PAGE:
* At the start, fluoride was called “essential.” This is not true, as no country has listed fluoride as an essential nutrient, and, in fact, it is rather considered an EPA regulated toxin. Dental health can be perfect without any fluoride - even calcium fluoride - in the water (anthropological fact).
* The newest article in November by the Journal of Health Dentistry, made the scientific adjustment to literature suggesting that the term “optimal” be removed from fluoride applications entirely.
* The claim that milder forms of dental fluorosis have no clinical significance… is there proof of that?
* ”No health effects have been documented related to fluoride.” This statement is entirely contrary to the truth, in many countries of the world – including the USA.
* If fluorosis is evident, and connections can be made to reductions in hip fractures dependent upon consumption of fluoride, can fluoride, as a bone matrix mutagen, cause marrow – and therefore protoplasmic (like the AMA claim in 1943) or immune system - imbalances?
* Good for developing children?? FDA and ADA have now laid claim that no child under 6 should even come near fluoride consumptives!
* Fluoride is bactericidal – could it be that this is the main mode of any sort of caries prevention; would this effect be the same as organic lifestyle tea-drinking & vegetable dietary prevalence?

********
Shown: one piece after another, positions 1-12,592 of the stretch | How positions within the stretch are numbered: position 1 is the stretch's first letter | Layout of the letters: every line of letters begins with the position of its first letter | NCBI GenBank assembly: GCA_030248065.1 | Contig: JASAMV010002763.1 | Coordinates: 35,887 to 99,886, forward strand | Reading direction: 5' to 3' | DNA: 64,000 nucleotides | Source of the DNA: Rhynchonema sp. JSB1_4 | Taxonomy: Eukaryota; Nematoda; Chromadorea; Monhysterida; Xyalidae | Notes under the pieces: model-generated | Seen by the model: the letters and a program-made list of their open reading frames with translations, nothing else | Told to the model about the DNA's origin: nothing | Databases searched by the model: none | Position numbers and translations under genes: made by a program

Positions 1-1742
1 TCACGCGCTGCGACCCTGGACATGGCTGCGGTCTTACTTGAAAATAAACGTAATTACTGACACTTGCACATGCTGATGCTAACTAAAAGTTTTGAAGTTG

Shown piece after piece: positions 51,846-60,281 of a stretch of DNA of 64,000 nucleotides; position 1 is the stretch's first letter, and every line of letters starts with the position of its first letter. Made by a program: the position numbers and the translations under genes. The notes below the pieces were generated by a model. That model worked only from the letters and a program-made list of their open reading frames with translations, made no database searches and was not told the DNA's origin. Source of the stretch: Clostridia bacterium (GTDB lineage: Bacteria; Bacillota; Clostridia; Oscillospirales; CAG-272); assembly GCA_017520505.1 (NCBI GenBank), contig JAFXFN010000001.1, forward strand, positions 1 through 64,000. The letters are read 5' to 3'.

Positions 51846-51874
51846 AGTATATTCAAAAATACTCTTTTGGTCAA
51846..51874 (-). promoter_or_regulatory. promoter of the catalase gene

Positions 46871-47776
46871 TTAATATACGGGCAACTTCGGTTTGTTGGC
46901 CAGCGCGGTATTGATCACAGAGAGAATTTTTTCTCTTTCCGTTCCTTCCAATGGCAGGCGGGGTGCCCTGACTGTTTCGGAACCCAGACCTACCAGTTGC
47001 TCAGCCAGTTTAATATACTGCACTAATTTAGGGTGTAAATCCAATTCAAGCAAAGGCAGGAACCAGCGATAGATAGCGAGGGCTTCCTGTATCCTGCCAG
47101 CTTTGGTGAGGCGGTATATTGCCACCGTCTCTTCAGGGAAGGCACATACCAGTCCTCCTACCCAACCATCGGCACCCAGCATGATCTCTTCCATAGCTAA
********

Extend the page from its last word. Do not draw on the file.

* Why were hardly any health effects regarded, aside from osteosarcoma and fluorosis, at the presentation? Why are dentists allowed to decide upon a drug that we are all mass medicated by? How does the dental health benefit, if it exists at all, outweigh the nature of systemic toxic effects on human neuro-physiological systems?? Opponents of fluoridation don’t majorly focus on whether or not fluoride helps caries; they focus on systemic bodily tolerances and reactions. Heavily diluted hydrogen peroxide, too, can prevent caries and mouth infections, but nobody is drinking it – each bottle of the substance is labeled with “drug facts” because of its capable negative side effects, just like toothpaste. Who has the licensure to mass medicate society without consent or against educated protest?
With Respect in Duty,
ps: I am a little creeped out when I think of how the biological, paleoanthropological, and forensics sciences all use (from time to time) a method of relative dating which utilizes Fluoride-Nitrogen ratio differences in bone remains. The older the bone remains are, generally, the less nitrogen (and calcium) they contain and the more fluoride (from ground sources only) it is all replaced with. As I'd mentioned above, chemical history has it that the anthropological record, up to the last hundred years or so, can use such methods for dating the deceased. Can it any longer? Now that, as Theresa Anselmo (director of the oral health unit at the Colorado Department of Public Health and Environment) and local Durango dentist Ryan Mickelson mentioned, "sodium fluoride readily replaces calcium in bones;" might we all appear as walking dead, by these standards?